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10

you can find very detailed information about Jetty and Apache httpd (from http://wiki.eclipse.org/). i think you should decide what you want from a web server more precisely according to the expectations. Apache httpd is a HTTP server written in C, that is often used to front other web services. Jetty is a full functional and optimized HTTP server ...


7

If you're using Ubuntu, you'll first have to configure Apache $sudo ln -s /etc/apache2/mods-available/proxy.conf /etc/apache2/mods-enabled/proxy.conf $sudo ln -s /etc/apache2/mods-available/proxy.load /etc/apache2/mods-enabled/proxy.load $sudo ln -s /etc/apache2/mods-available/proxy_http.load /etc/apache2/mods-enabled/proxy_http.load Then append the ...


7

As tile caches are pregenerated map images, you will really be testing the underlying map / wms / image server. Unless you are testing against a pregenarated cache, in which case you are testing the web server itself (Apache / IIS etc.). Stress testing for websites is often done using JMeter. There was a recent series of posts on using JMeter at ...


7

GeoServer is a Java web application packaged as a WAR file. It needs to be deployed in a Java servlet container of which Apache Tomcat is an implementation. You could also use another servlet engine like Jetty. So in order to use GeoServer, you will be obliged to use a Java servlet container. If you want to avoid the use of a servlet engine, you could also ...


6

I wrote up my notes on how to do this on a Linux box (but the process is similar on a windows machine). Specifically you need to have Apache redirect the requests to the tomcat at localhost:8080 - you need to edit a couple of files.


5

I have faced the same problem: "Internal Server Error with Ubuntu 12.04". Everything looked OK to me (I even run successfully a perl fcgi script to test FCGI in my apache server). I continually got an Internal Server Error when I run a get Capabilities request. The apache log file said "Premature end of script headers: qgis_mapserv.fcgi". The problem was ...


5

to avoid the cross origin policy that prevents evil sites from stealing your credit card details by accident. See http://trac.osgeo.org/openlayers/wiki/FrequentlyAskedQuestions#WhydoIneedaProxyHost for more details.


5

I have found for windows users using the Enterprise Postgres Installers with StackBuilder the easiest way to get up and running from a clean install (no previous versions of database etc.) The PostgreSQL installers include the database server, pgAdmin and StackBuilder. Notes: **Internet Connection is required during the install as downloads items based on ...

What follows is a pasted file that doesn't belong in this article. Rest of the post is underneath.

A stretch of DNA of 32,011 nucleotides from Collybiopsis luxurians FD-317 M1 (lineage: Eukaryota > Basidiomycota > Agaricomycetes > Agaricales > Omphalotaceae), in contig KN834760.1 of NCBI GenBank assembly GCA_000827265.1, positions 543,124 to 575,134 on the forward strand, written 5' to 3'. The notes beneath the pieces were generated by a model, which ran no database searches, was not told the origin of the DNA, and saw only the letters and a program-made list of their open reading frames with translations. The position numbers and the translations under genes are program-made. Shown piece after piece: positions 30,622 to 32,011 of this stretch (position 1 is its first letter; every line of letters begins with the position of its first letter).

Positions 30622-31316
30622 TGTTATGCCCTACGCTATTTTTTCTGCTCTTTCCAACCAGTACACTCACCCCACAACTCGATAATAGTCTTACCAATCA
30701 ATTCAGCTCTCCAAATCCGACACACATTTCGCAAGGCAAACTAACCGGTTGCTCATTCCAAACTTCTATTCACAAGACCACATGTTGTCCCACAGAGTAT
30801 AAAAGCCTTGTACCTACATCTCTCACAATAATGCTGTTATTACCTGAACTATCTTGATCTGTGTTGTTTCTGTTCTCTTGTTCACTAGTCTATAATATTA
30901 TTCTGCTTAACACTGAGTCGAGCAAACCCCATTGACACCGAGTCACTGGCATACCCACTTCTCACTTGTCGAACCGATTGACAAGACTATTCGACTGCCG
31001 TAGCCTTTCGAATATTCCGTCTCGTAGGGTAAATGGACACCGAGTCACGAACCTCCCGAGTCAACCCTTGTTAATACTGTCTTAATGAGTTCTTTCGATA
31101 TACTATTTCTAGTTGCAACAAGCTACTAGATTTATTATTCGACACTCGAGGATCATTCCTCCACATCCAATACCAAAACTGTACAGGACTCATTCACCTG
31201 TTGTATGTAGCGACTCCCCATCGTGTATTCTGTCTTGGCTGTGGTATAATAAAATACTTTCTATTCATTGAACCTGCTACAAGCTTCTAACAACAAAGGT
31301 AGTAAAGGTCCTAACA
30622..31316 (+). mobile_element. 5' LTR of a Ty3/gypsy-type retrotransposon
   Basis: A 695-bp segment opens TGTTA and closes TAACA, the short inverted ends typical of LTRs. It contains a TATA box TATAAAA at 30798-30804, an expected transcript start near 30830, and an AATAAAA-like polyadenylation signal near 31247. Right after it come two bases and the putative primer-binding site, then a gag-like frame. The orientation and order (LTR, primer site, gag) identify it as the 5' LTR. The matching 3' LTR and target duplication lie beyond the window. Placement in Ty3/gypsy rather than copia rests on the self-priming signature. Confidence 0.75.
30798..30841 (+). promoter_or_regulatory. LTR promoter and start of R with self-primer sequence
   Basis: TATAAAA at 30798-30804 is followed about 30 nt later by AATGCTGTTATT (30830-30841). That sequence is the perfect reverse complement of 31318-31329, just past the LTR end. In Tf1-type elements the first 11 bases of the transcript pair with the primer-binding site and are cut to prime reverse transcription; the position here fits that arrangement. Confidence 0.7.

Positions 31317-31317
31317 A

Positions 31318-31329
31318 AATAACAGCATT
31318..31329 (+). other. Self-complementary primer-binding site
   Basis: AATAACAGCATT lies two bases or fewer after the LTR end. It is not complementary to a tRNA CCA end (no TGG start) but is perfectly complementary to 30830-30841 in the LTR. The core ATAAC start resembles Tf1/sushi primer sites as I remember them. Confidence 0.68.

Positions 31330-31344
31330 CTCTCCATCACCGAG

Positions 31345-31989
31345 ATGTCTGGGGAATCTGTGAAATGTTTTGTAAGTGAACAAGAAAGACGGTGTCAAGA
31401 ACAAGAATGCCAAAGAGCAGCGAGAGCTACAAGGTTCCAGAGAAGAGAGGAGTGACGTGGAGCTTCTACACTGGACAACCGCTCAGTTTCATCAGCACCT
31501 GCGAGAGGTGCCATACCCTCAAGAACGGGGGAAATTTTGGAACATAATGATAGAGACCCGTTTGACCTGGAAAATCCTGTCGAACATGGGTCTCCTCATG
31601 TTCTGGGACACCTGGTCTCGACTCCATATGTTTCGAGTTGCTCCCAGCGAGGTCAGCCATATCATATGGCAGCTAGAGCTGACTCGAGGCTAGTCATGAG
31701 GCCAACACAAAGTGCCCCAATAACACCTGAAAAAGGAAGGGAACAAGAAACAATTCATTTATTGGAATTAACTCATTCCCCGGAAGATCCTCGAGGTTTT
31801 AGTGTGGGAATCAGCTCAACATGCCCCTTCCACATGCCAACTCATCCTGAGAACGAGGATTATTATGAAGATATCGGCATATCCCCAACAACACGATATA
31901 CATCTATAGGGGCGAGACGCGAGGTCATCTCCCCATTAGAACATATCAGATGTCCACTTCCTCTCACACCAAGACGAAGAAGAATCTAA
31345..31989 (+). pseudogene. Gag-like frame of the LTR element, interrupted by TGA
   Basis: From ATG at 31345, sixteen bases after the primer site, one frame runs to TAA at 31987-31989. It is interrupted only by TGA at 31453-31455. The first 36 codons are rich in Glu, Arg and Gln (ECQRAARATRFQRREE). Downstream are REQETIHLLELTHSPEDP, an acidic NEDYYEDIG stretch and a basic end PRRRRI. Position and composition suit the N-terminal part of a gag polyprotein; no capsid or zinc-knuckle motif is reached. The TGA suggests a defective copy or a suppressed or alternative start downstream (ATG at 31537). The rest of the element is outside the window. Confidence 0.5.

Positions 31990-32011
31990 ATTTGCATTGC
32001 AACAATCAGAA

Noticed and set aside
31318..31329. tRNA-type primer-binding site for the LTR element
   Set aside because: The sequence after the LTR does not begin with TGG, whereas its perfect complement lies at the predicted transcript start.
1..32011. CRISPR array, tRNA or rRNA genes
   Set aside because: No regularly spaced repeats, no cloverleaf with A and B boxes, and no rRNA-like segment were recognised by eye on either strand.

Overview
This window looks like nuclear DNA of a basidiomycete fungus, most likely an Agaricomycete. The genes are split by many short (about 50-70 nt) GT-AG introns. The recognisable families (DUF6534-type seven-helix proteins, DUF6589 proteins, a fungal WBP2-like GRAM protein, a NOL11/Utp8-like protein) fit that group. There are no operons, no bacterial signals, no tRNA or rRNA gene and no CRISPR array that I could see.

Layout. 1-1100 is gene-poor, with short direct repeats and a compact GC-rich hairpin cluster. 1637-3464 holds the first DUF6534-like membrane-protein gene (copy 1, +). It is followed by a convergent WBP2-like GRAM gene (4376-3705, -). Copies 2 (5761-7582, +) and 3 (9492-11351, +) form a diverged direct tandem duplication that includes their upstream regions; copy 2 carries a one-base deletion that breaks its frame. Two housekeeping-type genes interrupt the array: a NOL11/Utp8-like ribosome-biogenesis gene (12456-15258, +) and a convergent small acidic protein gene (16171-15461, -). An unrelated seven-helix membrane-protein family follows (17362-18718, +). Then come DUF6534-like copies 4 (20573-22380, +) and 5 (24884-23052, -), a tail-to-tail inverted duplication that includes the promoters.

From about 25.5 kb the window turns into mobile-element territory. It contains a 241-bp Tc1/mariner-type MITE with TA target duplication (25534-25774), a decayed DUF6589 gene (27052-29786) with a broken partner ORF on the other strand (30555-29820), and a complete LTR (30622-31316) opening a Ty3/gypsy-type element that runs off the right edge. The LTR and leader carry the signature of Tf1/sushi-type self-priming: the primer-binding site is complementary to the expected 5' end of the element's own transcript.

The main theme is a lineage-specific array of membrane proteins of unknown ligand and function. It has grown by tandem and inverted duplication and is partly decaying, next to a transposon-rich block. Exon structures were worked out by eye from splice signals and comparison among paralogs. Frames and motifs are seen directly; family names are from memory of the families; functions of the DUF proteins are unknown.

4

A quick solution to serve up shapefiles on a basemap in a webapp is through a free arcgis.com account. They allow you upload .shp files, symbolize, and lay them on a base map. The share tool allows provides a html script that can be copied. I served up some symbolized counties to my blogger page in a webmap. Note that ESRI is trying to monetize arcgis.com ...


4

This depends on what you want & need. Do you only need "dead" bitmaps, or do you need "alive" objects in your client? There are numerous solutions out there, depending on your needs. You need a client in your browser, OpenLayers is perhaps the most prefered open source solution. As for the service backends, e.g WMS and WFS, Geoserver and Mapserver ...


3

Due to Javascript security rules, you are not allowed to make an XMLHttpRequest to another server. Even two servers running on the same machine, but different ports have this limitation. What you need to do, is to have a cgi proxy on your tomcat webserver, and use the OpenLayers.ProxyHost to point to it. The OpenLayers site has a FAQ Answer for this issue ...


3

Well for the connection between mapserver and postgis you should check mapserver documentation at http://mapserver.org/input/vector/postgis.html That's for the data connection, then you have to style your data (MapServer docs are great) and then decide which client to use. You are asking for tiled pngs so I assume you are looking for a web mapping client. ...


2

You need to edit server.xml file. Open up the Server.xml file and search for Connector. The top Connector will have the port that you're trying to communicate through, in my case 8080. In between port="8080" maxHttpHeaderSize="8192" type address="0.0.0.0" (Line will look like port="8080" address="0.0.0.0" maxHttpHeaderSize="8192"). Cheers!


2

The front end would be OpenLayers. The database would ideally be PostGIS but you could manage with MySQL I guess. You might want Geoserver in there too. For background data use OpenStreetMap. http://www.osgeo.org for all things open source geo.


2

In this case it is because your sample proxy script from Open Layers is written in Python. Changing the header line just changes the language that your cgi file tells the server that it's in. You either need to modify your apache server to run Python (see here for one method) or alternately download a Perl proxy and modify it for your purposes, for example ...